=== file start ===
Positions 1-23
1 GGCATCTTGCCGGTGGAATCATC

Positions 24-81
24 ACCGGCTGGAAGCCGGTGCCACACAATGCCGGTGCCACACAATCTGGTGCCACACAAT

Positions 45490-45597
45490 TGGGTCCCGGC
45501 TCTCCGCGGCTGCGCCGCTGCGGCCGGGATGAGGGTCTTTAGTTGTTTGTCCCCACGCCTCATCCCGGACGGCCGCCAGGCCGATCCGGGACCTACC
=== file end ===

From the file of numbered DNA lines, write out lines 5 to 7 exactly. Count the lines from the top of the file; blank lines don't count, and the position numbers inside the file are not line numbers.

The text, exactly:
Positions 45490-45597
45490 TGGGTCCCGGC
45501 TCTCCGCGGCTGCGCCGCTGCGGCCGGGATGAGGGTCTTTAGTTGTTTGTCCCCACGCCTCATCCCGGACGGCCGCCAGGCCGATCCGGGACCTACC